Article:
Feeds

Titan hangs on to its secrets

Surface images reveal much, but not all

  • alert
  • submit to reddit

Intelligent flash storage arrays

Cassini's close fly-by of Titan, Saturn's largest moon, has left scientists with no clear idea of what to expect when the Huygens probe lands on the alien world, despite the amazingly detailed images they now have of the surface.

Close up and personal on Titan, ESA

Pictures from Cassini's fly-by revealed clearly delineated areas of dark and light on the moon's surface; but interpreting the features is a challenge. Scientists at the European Space Agency (ESA) think the lighter areas indicate a rough surface, and the dark areas are smooth. The surface shows few signs of impacts, indicating that it is geologically young. The Huygens team, headed by Professor John Zarnecki of the Open University, says that further analysis of the visual and radar data should help clarify things.

Data from Cassini's electron spectrometer contain clues to the composition of Titan's upper atmosphere. Dr Andrew Coates of the Mullard Space Science Laboratory in London told the BBC that the data contains the "tell-tale finger prints of photoelectrons and Auger electrons" needed for this analysis.

The Huygens probe in Titan's atmosphere, ESA

On Christmas day Cassini will despatch the Huygens probe, which will begin its descent through the atmosphere on 14 January 2005. The ESA says the streak of light created when the craft heats up in the atmosphere might even be visible from Earth.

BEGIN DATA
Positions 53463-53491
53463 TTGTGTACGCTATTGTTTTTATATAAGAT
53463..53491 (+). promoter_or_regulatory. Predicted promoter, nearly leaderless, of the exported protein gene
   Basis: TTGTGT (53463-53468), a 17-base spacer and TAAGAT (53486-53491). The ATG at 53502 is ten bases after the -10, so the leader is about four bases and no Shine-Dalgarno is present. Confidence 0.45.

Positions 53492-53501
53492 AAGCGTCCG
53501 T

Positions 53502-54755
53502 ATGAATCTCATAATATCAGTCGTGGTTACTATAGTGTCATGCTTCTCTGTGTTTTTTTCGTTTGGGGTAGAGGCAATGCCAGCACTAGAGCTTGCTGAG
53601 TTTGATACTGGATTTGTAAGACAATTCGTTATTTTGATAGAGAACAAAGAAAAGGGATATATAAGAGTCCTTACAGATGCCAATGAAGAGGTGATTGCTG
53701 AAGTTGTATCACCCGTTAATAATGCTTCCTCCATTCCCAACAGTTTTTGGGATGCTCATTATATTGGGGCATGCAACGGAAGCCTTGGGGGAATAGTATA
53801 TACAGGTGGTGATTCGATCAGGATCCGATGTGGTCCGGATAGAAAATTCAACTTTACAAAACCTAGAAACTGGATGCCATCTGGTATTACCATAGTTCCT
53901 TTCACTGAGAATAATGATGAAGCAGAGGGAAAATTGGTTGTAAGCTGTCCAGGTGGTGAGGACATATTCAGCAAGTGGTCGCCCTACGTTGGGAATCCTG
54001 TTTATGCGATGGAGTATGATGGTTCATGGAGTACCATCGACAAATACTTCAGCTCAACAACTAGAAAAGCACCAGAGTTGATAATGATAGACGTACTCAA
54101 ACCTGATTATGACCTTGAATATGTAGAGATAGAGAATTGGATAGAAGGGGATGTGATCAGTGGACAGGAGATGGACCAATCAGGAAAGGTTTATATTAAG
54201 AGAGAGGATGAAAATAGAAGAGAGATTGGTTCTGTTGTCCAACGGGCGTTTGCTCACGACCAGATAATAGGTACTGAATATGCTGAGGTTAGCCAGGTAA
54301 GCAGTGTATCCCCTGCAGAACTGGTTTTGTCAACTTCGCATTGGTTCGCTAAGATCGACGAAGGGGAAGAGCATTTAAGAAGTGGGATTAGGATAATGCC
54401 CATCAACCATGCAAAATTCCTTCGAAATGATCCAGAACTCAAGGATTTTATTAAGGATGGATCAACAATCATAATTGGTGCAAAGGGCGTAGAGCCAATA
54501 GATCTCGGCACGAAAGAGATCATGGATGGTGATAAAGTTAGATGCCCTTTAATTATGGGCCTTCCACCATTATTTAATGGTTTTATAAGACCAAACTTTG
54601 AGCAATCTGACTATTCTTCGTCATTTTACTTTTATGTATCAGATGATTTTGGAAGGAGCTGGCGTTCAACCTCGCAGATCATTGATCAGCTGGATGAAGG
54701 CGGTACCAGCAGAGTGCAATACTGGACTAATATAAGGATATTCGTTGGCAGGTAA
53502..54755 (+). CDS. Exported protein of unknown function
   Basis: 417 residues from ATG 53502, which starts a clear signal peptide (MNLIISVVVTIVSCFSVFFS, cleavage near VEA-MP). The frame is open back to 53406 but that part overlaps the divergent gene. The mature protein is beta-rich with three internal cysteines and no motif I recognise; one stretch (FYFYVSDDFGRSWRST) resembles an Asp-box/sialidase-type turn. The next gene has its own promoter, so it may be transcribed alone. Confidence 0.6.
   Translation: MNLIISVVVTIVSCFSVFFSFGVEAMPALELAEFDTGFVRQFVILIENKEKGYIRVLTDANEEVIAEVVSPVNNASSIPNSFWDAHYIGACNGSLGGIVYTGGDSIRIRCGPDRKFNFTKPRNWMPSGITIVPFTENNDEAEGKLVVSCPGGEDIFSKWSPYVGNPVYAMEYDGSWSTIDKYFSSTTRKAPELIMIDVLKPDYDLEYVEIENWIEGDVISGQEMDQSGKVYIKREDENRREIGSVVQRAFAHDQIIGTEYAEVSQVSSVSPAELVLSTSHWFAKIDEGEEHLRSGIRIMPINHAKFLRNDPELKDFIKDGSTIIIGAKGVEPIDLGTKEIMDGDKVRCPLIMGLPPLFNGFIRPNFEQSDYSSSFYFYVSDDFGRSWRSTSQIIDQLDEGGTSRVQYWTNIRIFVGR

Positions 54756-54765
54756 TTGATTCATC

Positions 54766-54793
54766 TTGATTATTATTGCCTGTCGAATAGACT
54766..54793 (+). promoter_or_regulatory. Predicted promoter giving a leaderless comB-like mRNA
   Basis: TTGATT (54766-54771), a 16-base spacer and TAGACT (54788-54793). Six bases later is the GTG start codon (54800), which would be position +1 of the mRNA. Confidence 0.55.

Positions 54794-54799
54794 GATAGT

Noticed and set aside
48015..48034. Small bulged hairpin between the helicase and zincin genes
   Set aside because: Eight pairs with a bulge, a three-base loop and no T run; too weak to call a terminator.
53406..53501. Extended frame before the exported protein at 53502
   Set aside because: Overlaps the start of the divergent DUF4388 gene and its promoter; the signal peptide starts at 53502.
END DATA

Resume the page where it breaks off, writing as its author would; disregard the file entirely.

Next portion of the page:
The odds are against spotting the probe as it streaks across the sky of Titan. But we are in with a chance: according to the ESA, "the best location to be looking from happens to coincide with the largest single telescope in the world: the 10-metre Keck telescope". Keck sits on the summit of Mauna Kea, a dormant volcano on Hawaii, and will be perfectly aligned with Titan when the probe hits the atmosphere. ®

Related stories

China plans five-day space mission
Cassini glimpses Titan's face
Cassini gives Iapetus a wide berth

Intelligent flash storage arrays

More from The Register

next story
MARS NEEDS WOMEN, claims NASA pseudo 'naut: They eat less
'Some might find this idea offensive' boffin admits
Boffins who stare at goats: I do believe they’re SHRINKING
Alpine chamois being squashed by global warming
LOHAN crash lands on CNN
Overflies Die Welt en route to lively US news vid
Comet Siding Spring revealed as flying molehill
Hiding from this space pimple isn't going to do humanity's reputation any good
Experts brand LOHAN's squeaky-clean box
Phytosanitary treatment renders Vulture 2 crate fit for export
No sail: NASA spikes Sunjammer
'Solar sail' demonstrator project binned
Carry On Cosmonaut: Willful Child is a poor taste Star Trek parody
Cringeworthy, crude and crass jokes abound in Steven Erikson’s sci-fi debut
prev story

Whitepapers

Cloud and hybrid-cloud data protection for VMware
Learn how quick and easy it is to configure backups and perform restores for VMware environments.
A strategic approach to identity relationship management
ForgeRock commissioned Forrester to evaluate companies’ IAM practices and requirements when it comes to customer-facing scenarios versus employee-facing ones.
High Performance for All
While HPC is not new, it has traditionally been seen as a specialist area – is it now geared up to meet more mainstream requirements?
Three 1TB solid state scorchers up for grabs
Big SSDs can be expensive but think big and think free because you could be the lucky winner of one of three 1TB Samsung SSD 840 EVO drives that we’re giving away worth over £300 apiece.
Security for virtualized datacentres
Legacy security solutions are inefficient due to the architectural differences between physical and virtual environments.